The banners were out, the RF shirts and caps could be found in plenty, screaming fans all shouting in unison - Roger, Roger, Roger. There could be no doubt about it. Everyone was at the Indira Gandhi Stadium in New Delhi on Sunday for one man and one man only.
As the 17-time Grand Slam champion was introduced to the crowd at the beginning of the tie, screams drowned even the loud music. Many found it hard to believe but, yes, it was indeed Roger Federer who walked out.
A young fan could barely contain her excitement as she whipped out her phone. “I have to take a Federer-selfie,” she shouts. Her friends follow suit.
In September, when the organisers announced that the Swiss master had agreed to replace Rafael Nadal in the league, fans could hardly believe it. Social media was abuzz as to how one could get his hands on tickets. How often do you get a chance to see the world No 2 at home? But there had been a lot of ambiguity about his participation. When he didn’t turn up for the Indian Aces matches in Manila and Singapore, the first two legs of the IPTL, many wondered if Federer would show up in India.
“I agreed to play here (IPTL) quite recently but I was clear about how many days I would be able to give to it. Training is important, as is vacation and spending time with my family… After talking with Mahesh (Bhupathi)… these few days (the December 6-8 India leg) fit perfectly,” clarified Federer, after winning all his three matches against the Singapore Slammers.
He first paired up with Sania Mirza in probably his fourth mixed doubles match ever. “I’ve earlier played with Martina Navratilova, Martina Hingis and my wife (Mirka),” claimed the 33-year-old. He then teamed up with Rohan Bopanna for the doubles before downing old foe Tomas Berdych in the singles. “I’m tired now,” he joked drawing laughter all around.
The Swiss great termed the newly created IPTL an "exhibition", stating that he preferred the game was played on the professional tour.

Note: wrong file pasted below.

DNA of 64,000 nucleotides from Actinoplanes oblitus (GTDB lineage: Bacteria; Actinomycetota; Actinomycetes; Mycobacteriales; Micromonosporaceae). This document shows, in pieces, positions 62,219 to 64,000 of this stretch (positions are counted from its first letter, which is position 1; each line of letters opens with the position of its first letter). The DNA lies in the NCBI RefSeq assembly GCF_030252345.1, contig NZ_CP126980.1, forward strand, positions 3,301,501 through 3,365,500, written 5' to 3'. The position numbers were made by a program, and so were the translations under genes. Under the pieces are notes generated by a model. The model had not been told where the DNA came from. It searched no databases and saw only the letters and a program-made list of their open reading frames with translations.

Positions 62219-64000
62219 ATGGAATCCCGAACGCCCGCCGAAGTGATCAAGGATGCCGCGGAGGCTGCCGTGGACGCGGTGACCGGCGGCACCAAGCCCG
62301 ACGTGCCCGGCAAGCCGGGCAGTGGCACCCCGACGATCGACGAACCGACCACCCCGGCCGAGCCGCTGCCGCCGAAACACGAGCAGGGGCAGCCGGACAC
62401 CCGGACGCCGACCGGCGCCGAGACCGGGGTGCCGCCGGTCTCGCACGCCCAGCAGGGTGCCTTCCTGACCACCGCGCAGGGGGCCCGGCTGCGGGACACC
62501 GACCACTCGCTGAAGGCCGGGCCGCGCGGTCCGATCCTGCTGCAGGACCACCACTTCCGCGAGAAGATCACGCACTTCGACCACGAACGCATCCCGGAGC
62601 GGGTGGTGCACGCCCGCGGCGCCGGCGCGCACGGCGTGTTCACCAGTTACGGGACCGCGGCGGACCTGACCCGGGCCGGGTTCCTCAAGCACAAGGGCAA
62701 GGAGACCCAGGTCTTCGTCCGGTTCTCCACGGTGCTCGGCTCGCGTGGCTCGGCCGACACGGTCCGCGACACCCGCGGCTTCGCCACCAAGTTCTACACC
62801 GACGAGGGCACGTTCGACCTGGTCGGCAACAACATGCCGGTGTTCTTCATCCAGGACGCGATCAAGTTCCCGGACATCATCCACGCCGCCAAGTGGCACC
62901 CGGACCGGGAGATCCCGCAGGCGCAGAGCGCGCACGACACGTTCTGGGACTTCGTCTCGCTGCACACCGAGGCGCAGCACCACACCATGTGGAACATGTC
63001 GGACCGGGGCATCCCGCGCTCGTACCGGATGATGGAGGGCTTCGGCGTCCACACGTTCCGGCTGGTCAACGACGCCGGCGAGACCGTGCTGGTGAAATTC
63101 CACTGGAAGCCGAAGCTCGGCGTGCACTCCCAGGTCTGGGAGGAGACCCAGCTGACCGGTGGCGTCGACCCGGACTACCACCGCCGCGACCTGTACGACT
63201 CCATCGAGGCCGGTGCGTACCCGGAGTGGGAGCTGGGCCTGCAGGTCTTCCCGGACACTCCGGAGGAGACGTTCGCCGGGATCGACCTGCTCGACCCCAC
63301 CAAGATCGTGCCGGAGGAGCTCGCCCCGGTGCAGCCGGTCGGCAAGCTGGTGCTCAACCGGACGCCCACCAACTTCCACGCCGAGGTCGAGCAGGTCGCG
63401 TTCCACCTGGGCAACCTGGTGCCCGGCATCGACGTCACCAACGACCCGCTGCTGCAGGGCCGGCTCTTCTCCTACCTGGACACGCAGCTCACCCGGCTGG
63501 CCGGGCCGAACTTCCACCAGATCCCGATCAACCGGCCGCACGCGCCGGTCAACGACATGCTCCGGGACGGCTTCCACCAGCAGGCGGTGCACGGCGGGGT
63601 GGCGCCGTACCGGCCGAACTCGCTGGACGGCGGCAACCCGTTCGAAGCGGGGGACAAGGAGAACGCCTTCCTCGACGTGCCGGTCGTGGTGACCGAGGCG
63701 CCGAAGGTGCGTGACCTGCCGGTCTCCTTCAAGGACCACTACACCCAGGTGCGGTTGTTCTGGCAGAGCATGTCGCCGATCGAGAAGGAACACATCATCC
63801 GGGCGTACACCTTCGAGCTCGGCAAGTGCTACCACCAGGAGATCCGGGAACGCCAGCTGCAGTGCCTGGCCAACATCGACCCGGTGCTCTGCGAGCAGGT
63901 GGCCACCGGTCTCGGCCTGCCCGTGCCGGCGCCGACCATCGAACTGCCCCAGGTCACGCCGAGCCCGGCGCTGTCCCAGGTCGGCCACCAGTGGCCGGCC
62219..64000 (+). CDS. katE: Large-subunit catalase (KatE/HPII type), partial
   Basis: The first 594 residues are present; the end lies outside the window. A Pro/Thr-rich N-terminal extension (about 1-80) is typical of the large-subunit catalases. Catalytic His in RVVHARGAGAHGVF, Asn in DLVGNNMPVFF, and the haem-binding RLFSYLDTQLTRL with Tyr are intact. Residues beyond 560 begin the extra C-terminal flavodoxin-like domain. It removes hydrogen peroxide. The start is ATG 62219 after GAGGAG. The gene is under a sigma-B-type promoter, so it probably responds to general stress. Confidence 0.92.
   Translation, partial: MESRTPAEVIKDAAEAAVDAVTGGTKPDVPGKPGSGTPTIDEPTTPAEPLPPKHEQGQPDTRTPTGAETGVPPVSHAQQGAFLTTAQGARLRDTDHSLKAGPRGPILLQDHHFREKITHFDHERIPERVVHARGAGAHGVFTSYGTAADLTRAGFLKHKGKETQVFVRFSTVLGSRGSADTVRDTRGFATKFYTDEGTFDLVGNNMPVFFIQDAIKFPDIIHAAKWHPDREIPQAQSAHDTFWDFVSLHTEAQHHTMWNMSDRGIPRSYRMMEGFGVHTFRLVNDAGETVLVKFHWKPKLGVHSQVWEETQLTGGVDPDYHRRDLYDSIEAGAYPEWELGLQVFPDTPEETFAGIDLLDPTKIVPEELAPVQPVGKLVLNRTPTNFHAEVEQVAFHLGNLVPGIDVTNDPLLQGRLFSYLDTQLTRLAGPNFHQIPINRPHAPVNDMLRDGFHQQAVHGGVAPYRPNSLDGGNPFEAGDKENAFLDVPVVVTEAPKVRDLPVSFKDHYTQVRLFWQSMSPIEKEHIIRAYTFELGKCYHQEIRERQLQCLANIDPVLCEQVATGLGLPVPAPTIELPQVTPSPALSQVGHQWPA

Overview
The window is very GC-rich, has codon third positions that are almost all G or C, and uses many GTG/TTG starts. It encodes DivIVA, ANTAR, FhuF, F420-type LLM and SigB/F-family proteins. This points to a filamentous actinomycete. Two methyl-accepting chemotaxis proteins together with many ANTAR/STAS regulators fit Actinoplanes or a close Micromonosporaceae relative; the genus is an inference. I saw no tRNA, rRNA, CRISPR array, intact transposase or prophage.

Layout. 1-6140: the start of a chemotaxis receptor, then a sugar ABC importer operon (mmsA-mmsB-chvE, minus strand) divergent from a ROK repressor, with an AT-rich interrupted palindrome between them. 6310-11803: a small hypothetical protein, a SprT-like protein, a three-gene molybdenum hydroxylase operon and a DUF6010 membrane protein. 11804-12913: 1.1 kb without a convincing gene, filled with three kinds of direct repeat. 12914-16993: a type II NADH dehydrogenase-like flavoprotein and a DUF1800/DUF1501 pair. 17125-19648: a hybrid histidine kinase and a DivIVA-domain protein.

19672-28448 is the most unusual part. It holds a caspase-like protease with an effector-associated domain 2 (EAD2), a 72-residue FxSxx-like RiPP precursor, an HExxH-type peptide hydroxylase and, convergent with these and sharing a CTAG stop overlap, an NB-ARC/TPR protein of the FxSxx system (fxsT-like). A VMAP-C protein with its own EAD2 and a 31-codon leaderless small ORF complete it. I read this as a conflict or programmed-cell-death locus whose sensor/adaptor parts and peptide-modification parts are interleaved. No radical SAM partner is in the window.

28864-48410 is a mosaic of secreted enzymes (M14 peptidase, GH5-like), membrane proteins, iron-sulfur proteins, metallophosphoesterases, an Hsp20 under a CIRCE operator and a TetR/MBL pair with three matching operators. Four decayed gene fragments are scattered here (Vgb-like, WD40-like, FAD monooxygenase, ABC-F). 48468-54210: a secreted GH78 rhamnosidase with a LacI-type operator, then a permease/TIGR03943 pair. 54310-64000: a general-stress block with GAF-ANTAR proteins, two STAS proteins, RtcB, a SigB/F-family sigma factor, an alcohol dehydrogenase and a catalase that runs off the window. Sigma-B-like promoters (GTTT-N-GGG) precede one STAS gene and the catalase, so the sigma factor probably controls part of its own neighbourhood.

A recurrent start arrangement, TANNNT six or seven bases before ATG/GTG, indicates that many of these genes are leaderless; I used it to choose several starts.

While all players have been happy to call the IPTL a fun but very tough competition, the recent Davis Cup champion was clear to dismiss the notion. “The format is interesting. It’s fun and somewhat competitive... it definitely has a place on the tour but it will not replace the tour,” Federer said.Does the league help in off-season preparations as many of the participating stars have claimed it does? "It helps in overall match play in the off season. One can try new things, it gives ideas. But when you actually try the ideas in practice, that is motivational inspiration from the exhibition tour," he explained.
Federer lukewarm on IPTL rules
Federer, however, gave a lukewarm response to the IPTL rules after making his debut.
"My mind was definitely scrambling trying to remember all the rules," a smiling Federer told reporters.
With its emphasis on speed, fun and noise, an IPTL tie comprises five one-set shootouts in men's and women's singles, men's and mixed doubles and a past champions match with the team that wins the most games, not sets, declared the winner.
Additional features include a 20-second serve clock, a 'Happiness Power Point' in which a point is worth double once per set, no advantages, no lets, coaching timeouts and a five-minute shootout if a match is tied at 5-5.
In fun mode
A laughing and joking Federer downed Czech world number seven Tomas Berdych in the new team competition's third leg.
The normally composed and focused Federer was clearly enjoying himself during his three matches in front of Indian fans including Bollywood star Amitabh Bachchan and cricketing great Sunil Gavaskar.
After winning his doubles and mixed doubles matches with Indian teammates Sania Mirza and Rohan Bopanna, Federer celebrated with a courtside dance, before teammate France's Gael Monfils joined in.
(With Agency inputs)